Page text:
Tuesday, September 13, 2016

U.S. v. Mendoza, 817 F.3d 695 (3/25/16) (Okl.) (Published) - Affirmance of denial of traffic-stop motion to suppress regarding reasonable suspicion and scope of consent. The 10th finds what seems to be very thin reasonable suspicion to continue the traffic stop where: Mr. Mendoza went a half mile before pulling over after the officer signaled him to stop; he showed signs of extreme nervousness [shaking, handing over different documents than the ones requested and remaining nervous even after the officer told him he was just getting a warning]; his travel plans “made no sense” [driving intensely [as evidenced by food and trash on the passenger seat] for a two-week vacation when the rental car was due back in 5 days] he said he was a construction worker, but the officer thought his hands were not those of someone doing construction. The officer did not exceed the scope of Mr. Mendoza’s consent to search his car, the 10th rules, where the officer dumped out onto the road fish that was in an ice chest and pried open the inner and outer liners of an ice chest farther apart, causing indents in the foam. Minor or de minimis damage does not by itself render a search excessive, the 10th insists. And Mr. Mendoza, who had a clear view of the search, did not honk the horn on the officer’s car where he was sitting, as he was told he could do if he wanted the search to end. Don't worry about the fish, the 10th consoles us. The fish would be okay because they were wrapped and would not be spoiled from being on the road for a short time. Once the officer found drugs in the ice chest, he had probable cause to search the second ice chest, including its lining, and damage the chest in the process. It was reasonable for the officer to dismantle that chest because there was no nondestructive way to open the lining of that chest.

U.S. v. Vaughan, 2016 WL 1128035 (3/23/16) (Kan.) (unpub'd) - In this § 2255 case, Mr. Vaughan ultimately loses his constitutional speedy-trial claim, but the 10th does say something helpful regarding the reason-for-delay, Barker v. Wingo factor. The government justified its 22-month delay in telling Mr. Vaughan about his Kansas indictment on the grounds that it was busy prosecuting Mr. Vaughan in Nevada during the delay. The 10th holds the factor weighed against the government because the government didn't explain why the delay was necessary in this particular case. But the 10th is not impressed by Mr. Vaughan's prejudice claim. He said he was working at the time of the Kansas bank robbery, but during the delay his brother's business that he worked for dissolved, its records disappeared and the alibi co-worker witnesses dispersed to who knows where. The 10th faults Mr. Vaughan for not: identifying the alibi witnesses by name, except for his brother; explaining what efforts he took to find those witnesses; saying why his brother couldn't have testified; and stating how the records were lost during the delay . Without prejudice the speedy trial claim was a lost cause.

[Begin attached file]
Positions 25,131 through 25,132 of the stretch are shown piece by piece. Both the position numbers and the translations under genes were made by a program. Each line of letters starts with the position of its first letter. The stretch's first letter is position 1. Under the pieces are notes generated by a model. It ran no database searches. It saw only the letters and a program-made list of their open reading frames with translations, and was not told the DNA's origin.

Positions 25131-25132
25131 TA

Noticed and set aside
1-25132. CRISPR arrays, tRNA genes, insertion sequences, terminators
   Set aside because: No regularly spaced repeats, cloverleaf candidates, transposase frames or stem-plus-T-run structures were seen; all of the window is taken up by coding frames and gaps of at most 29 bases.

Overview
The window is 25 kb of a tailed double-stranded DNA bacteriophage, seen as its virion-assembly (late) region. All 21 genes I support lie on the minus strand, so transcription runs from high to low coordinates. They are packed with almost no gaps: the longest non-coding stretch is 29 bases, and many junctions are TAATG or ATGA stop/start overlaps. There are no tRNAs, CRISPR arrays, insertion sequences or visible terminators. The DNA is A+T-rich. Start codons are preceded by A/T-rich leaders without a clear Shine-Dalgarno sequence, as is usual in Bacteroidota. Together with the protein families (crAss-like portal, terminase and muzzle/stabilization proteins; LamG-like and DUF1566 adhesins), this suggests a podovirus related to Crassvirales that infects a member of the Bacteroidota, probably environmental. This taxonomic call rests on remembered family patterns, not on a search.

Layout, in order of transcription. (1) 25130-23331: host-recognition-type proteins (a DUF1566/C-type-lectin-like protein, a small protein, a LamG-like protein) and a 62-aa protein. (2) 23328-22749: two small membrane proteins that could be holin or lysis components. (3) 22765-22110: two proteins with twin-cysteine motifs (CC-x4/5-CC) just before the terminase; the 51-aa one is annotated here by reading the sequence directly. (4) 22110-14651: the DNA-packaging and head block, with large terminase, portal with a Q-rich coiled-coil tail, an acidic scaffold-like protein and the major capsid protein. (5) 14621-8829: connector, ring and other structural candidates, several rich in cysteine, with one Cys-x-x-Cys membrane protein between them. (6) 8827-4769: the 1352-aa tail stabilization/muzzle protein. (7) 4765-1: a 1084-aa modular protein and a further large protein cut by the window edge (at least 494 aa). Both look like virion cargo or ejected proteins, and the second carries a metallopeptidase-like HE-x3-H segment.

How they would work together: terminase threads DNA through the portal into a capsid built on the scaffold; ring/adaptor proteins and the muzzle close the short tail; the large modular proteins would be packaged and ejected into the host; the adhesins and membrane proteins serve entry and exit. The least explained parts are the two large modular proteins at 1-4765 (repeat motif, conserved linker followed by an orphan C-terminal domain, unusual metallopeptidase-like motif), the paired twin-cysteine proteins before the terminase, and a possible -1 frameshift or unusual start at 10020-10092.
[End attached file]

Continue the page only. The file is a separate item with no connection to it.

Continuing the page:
Webb v. Scott, 2016 WL 1105254 (3/22/16) (Ut.) (unpub'd) - The 10th holds Mr. Webb's § 1983 allegations establish Fourth Amendment liability for an illegal arrest. The 10th first finds the traffic stop was okay because the officer could have reasonably believed Mr. Webb's license plate light was not functioning, even if it actually was. But Mr. Webb alleged the license plate light was actually functioning. If that were the case, the officer should have discovered that and not arrested him. Plus, the Utah S. Ct. has held an arresting officer is responsible for ensuring an arrestee is taken before a magistrate without delay. So the five-day delay, which is beyond the 48 hours that's constitutionally okay, was attributable to the arresting officer. So he may be held liable for the delay.

Webb v. Thompson, 2016 WL 1105417 (3/22/16) (Ut.) (unpub'd) - The 10th affirms a district court's refusal to grant summary judgment in a prisoner § 1983 suit. It is a clear constitutional violation to strip search minor-offense detainees without reasonable suspicion. Here the same Mr. Webb as in Webb v. Scott above was arrested for the offense of driving with a defective license plate light. Officers strip searched him without reasonable suspicion. So no qualified immunity. In addition, the officers clearly violated the Fourth Amendment by detaining Mr. Webb for five days without a judge's probable-cause determination. The probable-cause affidavit was filed in a receptacle in the jail's booking area, but the magistrate judge who came by every other day didn't review the affidavit until 5 days after the arrest. There was no process to ensure a prisoner was released if a judge failed to timely review an affidavit. For that reason the sheriff could be liable as well. Judge Gorsuch dissents because he does not think the jailers had an affirmative duty to ensure Mr. Webb timely went before a magistrate. The majority thinks they have to defer to the district court's conclusion that there is a genuine factual dispute whether the jailers caused or helped cause the delay.

Colorado Outfitters Association v. Hickenlooper, 2016 WL 1105363 (3/22/16) (Col.) (Published) - On standing grounds, the 10th rejects a challenge to Colorado's requirement of background checks for private firearm transfers that exceed 72 hours and its general prohibition against the possession, sale or transfer of large-capacity magazines. The plaintiffs failed to establish a credible threat of prosecution. Testifying that the requirements placed burdens on them only showed it was hard to comply, not that they would violate the law and then be prosecuted. A plaintiff's refusal to answer certain questions on Fifth Amendment grounds did not help establish standing. Such refusal cannot prove there's a credible threat of prosecution. Speculation that some day plaintiffs would violate the law doesn't cut it either.